involved with a woman who smokes," ML smokers all seemed to find
plenty of smoking males who wanted to date (or live with) them.
And not only were these ML smokers unconcerned about possible
rejection by non-smokers, they, in fact, seemed to be doing the
"If a guy doesn't like me because I smoke, then good-bye.
I'm not changing who I am for someone else."
"I'd rather be around smokers because they're a lot more
fun than non-smokers - they're more carefree, more out-
going. Non-smokers don't drink, they don't do anything."
"I've got a couple of friends who don't smoke, but they
don't give me any grief like most non-smokers. If they did,
I wouldn't hang out with them."
On the face of it, there appears to be a conflict between the VS
smoker's perception that "nobody smokes but me" and the ML smok-
er's view that "all my friends smoke." But there are many reasons
that these two views can exist and both be "correct".
For example, it may be that these women live in two different
worlds: that is, ML smokers may have grown up in smoking house-
holds and know a greater number of smokers, hence, are less con-
flicted about smoking because their usage is reinforced by others.
Or, perhaps, ML smokers (actively or unconsciously) seek out the
company of other smokers to reinforce their positive feelings
towards (and avoid non-smokers disapproval of) smoking. Or,
possibly, isolating smokers into areas where they are interacting
only with other smokers causes some smokers to feel "alone" while
it reinforces others' perception that "everyone around me smokes".
The likelihood is that all of the above are true to some extent.
However, the point to be made here is that we should not conclude
that because there are two diametrically opposed views expressed
by these two segments that one is "right" and the other is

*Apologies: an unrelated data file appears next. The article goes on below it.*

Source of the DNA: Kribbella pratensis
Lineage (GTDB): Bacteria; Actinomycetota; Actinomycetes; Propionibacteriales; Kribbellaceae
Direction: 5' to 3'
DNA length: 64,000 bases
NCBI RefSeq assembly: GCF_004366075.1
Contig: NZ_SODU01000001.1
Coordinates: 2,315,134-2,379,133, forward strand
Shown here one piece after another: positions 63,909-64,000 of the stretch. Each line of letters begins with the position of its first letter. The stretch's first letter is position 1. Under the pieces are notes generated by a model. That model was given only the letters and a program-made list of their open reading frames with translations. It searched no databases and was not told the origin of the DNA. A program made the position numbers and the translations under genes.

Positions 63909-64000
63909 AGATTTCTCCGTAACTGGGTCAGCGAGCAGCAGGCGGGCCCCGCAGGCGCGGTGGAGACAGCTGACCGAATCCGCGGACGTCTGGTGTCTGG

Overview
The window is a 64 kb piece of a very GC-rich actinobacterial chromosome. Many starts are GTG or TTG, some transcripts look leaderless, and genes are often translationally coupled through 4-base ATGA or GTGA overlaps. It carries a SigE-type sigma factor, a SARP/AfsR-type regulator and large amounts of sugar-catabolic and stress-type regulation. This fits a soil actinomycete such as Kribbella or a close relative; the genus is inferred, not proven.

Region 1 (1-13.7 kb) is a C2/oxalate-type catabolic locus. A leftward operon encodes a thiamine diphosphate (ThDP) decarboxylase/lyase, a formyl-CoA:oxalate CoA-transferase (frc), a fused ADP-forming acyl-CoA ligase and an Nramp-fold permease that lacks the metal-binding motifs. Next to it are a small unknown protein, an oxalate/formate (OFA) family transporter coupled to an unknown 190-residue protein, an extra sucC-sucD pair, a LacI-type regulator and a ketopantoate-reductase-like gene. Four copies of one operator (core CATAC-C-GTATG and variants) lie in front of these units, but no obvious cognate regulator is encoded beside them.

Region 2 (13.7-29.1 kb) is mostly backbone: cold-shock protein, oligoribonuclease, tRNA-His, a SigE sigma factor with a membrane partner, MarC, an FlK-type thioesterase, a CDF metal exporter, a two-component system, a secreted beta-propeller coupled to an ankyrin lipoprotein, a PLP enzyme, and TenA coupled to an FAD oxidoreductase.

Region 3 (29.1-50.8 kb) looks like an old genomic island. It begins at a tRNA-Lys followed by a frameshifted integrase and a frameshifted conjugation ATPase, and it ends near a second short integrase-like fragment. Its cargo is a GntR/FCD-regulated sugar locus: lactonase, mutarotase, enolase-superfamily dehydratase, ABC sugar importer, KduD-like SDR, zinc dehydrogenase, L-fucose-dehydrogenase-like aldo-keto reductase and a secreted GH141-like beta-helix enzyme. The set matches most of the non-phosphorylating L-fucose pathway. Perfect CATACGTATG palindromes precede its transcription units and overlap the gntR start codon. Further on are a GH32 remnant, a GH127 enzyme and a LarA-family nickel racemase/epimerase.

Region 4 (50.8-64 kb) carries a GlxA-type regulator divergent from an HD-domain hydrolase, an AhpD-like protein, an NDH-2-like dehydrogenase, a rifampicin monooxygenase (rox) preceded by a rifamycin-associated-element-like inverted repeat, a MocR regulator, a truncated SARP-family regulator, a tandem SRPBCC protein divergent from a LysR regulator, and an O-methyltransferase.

We also observed that VS and ML smokers differed in another impor-
tant aspect, that being that ML smokers seemed to en'o smoking
more than did VS smokers. Unlike VS smokers, ML smokers talked a
great deal about the satisfaction and pleasure derived from
smoking and rarely attributed any negative effects to smoking.
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Further, these women seemed to be greater "connoisseurs" of tobac-
co than were VS smokers: whereas VS smokers seemed to see only
gross differences between brands or types of cigarettes ("light"
versus "harsh"), ML smokers talked much more specifically about
the differences in tobacco flavors and quality as determinants for
brand choice; indeed, they actually seemed to be "examining"
cigarettes more closely, noting subtle flavor, freshness, and
Certainly, these women thought of themselves as connoisseurs - or
at least, viewed smoking as a more important part of their lives
than did VS smokers: without probing, ML smokers commented, "I'm a
serious smoker:" "I love to smoke - I love everything about it;"
and, "I'm not a casual smoker." As a result, they eschewed "long,
thin women's cigarettes," not only because they were seen as
providing an inferior smoke ("like puffing on air"), but also
because, "They look like they're for women who really don't smoke,
but just want to pretend they do."
b. Brand Usage and Attitudes
When talking about their smoking history, it was clear that these
women had settled on their brand with less experimentation than
had the VS smokers, though ML was rarely the first brand they
smoked. Rather, it appeared that the first brand most of these
women smoked was a menthol (Newports mentioned most often); a
couple, however, started with "Reds" (Marlboro regular). But,
regardless of what brand they first smoked, it was chosen because,
"That's what my friends smoked." But, generally, those who started
with menthols said, "I hated the taste of menthol," and soon